Tuesday 12 January 2010

Consider the Ant

massive ant trail
Originally uploaded by

Consider the ant, thou KM-er. Consider her ways and be wise (proverbs 6.6)

In fact, consider her walkways. Consider how relatively straight and direct they are. Any particular ant track is pretty much the best way to get to A to B (usually from food to nest). So how do ants collaborate to build the best approach? DO they design it, or do they evolve it through continuous improvement? And if the latter, exactly how are these continuous improvements made? How do ants LEARN to make a straight path

When ants move, they leave a scent trail behind. It's a fading trail - immediately after depositing, it starts to fade. Initially their trail is pretty random, and may zigzag all over the place. Other ants follow the trail, following the strongest scent, but not 100% faithfully. There's a little bit of variation built in.

Because of that variation, ants will sometimes find a shortcut, and cut out one of the zigzags. Becuase they cut the corner and get there faster, their scent is stronger, and becomes the dominant trail. Other ants follow them. If their new way is longer (a longcut), their scent has faded, and others don't follow. So the improvements in the trail are reinforced, and the trail gets progressively better and straighter. Over time, the trail becomes straight.

We can learn from this. For ants, the organisational memory lies in the trail itself, embedded in the scent. For organisations, the organisational memory lies in the processes. Our processes can get better and better if, like the ant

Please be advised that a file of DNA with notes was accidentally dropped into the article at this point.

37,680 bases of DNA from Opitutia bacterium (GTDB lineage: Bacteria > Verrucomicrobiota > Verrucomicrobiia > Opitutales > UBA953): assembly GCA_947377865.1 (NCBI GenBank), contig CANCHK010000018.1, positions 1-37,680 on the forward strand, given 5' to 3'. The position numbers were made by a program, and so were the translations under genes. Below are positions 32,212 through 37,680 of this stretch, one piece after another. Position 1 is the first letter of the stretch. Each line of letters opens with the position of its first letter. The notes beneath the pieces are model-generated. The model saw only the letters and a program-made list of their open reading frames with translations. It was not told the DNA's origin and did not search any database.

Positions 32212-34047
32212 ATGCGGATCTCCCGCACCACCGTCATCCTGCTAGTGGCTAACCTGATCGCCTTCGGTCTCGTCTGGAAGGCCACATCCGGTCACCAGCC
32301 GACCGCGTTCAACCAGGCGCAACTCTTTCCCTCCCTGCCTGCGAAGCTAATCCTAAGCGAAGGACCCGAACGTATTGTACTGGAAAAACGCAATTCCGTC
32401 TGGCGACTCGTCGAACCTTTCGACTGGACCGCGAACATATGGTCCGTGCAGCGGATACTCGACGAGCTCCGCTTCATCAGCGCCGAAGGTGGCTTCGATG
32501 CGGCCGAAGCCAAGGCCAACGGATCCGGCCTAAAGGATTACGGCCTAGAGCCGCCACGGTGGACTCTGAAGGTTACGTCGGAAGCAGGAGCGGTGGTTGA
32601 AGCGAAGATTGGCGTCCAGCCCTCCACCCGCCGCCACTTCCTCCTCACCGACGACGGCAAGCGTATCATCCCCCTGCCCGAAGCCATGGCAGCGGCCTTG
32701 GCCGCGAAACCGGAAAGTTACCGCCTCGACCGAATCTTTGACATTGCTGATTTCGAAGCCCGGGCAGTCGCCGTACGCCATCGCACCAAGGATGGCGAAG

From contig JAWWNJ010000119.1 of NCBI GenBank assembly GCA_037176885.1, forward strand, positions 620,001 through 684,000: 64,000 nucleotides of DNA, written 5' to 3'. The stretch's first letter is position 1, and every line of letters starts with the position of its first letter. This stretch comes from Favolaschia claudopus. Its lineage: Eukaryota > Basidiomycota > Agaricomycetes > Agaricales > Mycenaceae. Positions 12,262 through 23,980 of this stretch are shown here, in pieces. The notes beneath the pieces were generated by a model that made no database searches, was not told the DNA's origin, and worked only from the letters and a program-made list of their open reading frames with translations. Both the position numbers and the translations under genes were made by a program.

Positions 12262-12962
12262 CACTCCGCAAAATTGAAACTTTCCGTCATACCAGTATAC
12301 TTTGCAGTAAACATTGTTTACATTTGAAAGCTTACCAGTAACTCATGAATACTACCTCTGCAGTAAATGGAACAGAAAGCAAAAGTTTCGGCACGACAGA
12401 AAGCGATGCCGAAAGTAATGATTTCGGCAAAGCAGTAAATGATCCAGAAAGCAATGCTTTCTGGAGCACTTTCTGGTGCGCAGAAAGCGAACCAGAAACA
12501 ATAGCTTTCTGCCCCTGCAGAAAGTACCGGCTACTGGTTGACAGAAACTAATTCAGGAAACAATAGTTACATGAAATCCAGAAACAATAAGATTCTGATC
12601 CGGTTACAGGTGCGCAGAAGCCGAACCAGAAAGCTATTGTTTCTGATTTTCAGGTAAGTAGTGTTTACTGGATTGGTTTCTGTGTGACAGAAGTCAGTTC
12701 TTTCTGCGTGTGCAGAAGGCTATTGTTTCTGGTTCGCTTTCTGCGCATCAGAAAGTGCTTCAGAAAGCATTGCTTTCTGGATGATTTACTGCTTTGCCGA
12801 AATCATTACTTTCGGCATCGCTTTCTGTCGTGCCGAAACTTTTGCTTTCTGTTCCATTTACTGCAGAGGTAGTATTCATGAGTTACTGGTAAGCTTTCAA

• Our process improvements are recorded (like the new scent trail along the shortcut), and

  • Other preferentially follow the new better process (like the ants following the stronger scent) so that these become the dominant process, plus

  • We build in the possibility of (limited) experimentation, so shortcuts can be found

An example? The drilling crews in the oil sector. They plan each drilling campaigns carefully, with target times and processes for each step. Then at the end of the well, they review progress. Did they try something new, and beat the target? Did they find a shortcut? Then they update the process. Did they try something new, and fail to beat the target? The old process still stands. The process is their "ant trail" - not to be followed slavishly, but representing the "current best" - to be continually improved, but at any one time representing the straightest known path to the goal.

Consider the ant. Knowledge Management can learn a lot from the way they perfect their trails.

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